By Celeste Stewart
Thinking of a career as a lamplighter, milkman, iceman, telephone operator, bowling alley pinsetter, typist or typesetter? Of course not; your grandparents’ occupations succumbed to changing times and technologies long ago. Electricity, refrigeration, the personal computer and other innovations took their toll on many occupations, rendering common jobs obsolete. Today, technological advances and a changing manufacturing environment promise to repeat history. Unfortunately, your current job may be on the brink of extinction.
Not too long ago, you may have thought that a career as a travel agent would be both adventurous and lucrative. Thanks to online travel sites, tourists no longer need travel agents to book airlines, hotels, rental cars or cruises. All it takes to book an exotic vacation and get a bargain fare is a keyword search.
How about the allure of working in a music store selling CDs by your favorite bands and DVDs of your favorite movies? Thanks to sites like Napster, iTunes and Netflix, CDs and DVDs are obsolete, and so are jobs manufacturing, packaging and selling them.
Photofinishing is another outdated occupation courtesy of the digital camera, image editing software, color inkjet printers and photo-sharing sites. In fact, Kodak stopped selling Kodachrome film in 2009 due to declining demand.
These are but a few of the many occupational casualties from the not-so-distant past. They illustrate how technology can wipe out a once common profession.
Whether you’re pondering the fate of your current job or thinking of switching professions, today’s occupations aren’t insulated from similar threats. For example, the Kindle eBook format is now Amazon’s most popular, with 115 eBooks sold for every 100 paperbacks in 2010. The move from print to digital books has huge implications for publishers, printers, authors, booksellers and librarians.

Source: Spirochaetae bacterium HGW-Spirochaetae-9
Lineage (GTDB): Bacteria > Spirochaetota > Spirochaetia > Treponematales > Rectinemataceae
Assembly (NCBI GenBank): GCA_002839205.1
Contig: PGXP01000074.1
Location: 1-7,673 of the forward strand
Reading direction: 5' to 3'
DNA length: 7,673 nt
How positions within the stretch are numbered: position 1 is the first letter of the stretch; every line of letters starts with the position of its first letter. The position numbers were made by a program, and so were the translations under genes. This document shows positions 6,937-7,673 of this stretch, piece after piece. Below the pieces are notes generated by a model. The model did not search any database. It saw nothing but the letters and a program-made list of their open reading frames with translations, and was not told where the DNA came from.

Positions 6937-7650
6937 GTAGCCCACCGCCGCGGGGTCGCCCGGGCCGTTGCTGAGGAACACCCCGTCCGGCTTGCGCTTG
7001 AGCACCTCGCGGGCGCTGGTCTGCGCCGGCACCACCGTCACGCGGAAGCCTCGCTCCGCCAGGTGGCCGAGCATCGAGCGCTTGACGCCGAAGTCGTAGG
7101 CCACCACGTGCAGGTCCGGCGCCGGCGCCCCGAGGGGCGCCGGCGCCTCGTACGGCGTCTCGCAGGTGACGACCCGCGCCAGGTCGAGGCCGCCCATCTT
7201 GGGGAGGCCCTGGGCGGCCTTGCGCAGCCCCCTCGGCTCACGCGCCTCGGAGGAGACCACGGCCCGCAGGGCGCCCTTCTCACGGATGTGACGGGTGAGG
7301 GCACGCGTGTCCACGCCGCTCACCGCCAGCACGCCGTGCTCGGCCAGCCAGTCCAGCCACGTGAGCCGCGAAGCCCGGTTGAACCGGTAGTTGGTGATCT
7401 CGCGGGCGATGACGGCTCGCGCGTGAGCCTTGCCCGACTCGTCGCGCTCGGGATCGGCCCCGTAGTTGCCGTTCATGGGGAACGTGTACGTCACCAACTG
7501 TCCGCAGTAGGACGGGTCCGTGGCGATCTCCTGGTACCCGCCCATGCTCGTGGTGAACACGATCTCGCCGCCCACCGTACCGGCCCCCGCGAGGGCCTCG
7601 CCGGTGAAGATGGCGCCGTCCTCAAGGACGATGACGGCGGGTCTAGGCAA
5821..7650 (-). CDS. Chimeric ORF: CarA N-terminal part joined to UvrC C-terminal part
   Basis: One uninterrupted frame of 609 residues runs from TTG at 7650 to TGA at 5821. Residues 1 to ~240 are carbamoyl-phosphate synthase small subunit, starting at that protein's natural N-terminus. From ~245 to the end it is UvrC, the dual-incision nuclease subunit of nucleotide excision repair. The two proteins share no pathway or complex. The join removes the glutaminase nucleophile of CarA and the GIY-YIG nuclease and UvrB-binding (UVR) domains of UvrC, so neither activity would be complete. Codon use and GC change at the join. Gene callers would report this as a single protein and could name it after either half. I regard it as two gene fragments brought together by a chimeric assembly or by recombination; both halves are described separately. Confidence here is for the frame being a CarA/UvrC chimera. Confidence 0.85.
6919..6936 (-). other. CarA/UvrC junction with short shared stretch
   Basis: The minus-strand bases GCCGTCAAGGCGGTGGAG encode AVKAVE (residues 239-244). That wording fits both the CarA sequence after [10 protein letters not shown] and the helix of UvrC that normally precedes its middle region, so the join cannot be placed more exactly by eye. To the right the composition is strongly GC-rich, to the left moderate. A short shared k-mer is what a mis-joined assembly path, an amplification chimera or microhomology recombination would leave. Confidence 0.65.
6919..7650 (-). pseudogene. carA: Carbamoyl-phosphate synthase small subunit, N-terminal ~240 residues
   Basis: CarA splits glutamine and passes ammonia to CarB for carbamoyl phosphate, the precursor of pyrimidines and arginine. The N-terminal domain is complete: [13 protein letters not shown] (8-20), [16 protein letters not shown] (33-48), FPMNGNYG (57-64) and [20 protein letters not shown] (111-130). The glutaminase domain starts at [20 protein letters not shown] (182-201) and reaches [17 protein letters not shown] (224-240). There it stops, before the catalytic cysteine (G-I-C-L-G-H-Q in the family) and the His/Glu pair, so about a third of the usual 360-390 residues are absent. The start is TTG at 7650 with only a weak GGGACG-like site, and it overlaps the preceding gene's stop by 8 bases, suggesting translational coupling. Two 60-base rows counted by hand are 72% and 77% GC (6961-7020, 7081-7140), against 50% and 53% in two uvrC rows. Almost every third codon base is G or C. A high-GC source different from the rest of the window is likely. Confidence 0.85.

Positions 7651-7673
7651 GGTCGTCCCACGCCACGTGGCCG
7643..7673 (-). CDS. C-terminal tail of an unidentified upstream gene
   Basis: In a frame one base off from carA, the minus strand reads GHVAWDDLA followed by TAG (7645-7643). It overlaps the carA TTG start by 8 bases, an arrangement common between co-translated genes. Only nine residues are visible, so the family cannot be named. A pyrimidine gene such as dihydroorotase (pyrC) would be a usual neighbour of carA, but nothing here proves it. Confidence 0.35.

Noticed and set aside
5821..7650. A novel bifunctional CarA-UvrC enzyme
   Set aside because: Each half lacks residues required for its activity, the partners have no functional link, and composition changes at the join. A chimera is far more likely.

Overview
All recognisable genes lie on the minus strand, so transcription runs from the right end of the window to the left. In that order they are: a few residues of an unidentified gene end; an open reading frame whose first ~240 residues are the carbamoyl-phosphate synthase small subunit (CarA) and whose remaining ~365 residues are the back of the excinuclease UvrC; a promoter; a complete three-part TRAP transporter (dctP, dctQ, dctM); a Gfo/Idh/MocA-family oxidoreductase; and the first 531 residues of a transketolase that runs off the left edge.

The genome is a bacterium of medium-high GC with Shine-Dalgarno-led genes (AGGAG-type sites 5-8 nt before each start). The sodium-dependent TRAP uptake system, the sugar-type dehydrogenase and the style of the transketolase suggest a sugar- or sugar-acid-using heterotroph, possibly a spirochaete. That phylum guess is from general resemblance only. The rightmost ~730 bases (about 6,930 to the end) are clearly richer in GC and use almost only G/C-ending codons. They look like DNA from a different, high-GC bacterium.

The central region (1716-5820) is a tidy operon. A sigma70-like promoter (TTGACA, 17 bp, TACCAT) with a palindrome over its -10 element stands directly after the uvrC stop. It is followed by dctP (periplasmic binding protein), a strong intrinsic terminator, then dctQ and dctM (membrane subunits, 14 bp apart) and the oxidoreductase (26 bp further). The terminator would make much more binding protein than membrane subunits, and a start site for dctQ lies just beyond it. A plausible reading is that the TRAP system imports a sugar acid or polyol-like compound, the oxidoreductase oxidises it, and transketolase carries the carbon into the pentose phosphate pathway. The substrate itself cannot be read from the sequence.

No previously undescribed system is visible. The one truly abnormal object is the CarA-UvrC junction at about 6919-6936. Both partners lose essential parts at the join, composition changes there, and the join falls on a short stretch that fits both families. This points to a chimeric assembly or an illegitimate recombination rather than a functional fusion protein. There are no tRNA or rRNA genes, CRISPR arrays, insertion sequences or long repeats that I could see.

In addition to a preference for digital books, libraries face another threat: budget cuts. A 2010 survey reported in Library Journal revealed that 72 percent of responding libraries faced budget cuts with 43 percent reporting that they had cut staff the previous year. With fewer patrons and a lack of funds, library jobs may become scarce in the near future.
Desktop publishing, a field that was born with the personal computer, is also threatened by digital publishing. Not only are books going digital, newsletters and flyers are too. Easy-to-use software and templates for creating attractive, professional-looking digital documents and ezines, and email campaign features such as scheduling and tracking add value to businesses of all sizes – and significantly reduce demand for desktop publishing. In fact, the U.S. Bureau of Labor Statistics projects a 23 percent decline in jobs for desktop publishers between 2008 and 2018.
Think your post office job is secure? Think again. The Bureau of Labor Statistics expects a 30 percent decline during the same time period for mail sorters, processors and processing machine operators. Not only has email and online bill paying reduced mail volume, increased competition from overnight and ground delivery companies gives consumers other options.
Another occupation expected to decline dramatically between now and 2018 involves semiconductor manufacturing. Despite continued demand for semiconductors, technological advances automate more and more processes and reduce the need for workers.
Is your job outdated? Fortunately, not only does technology render some professions obsolete, it also creates new ones. Explore online degree programs, upgrade your skills and keep up with the changing occupational landscape.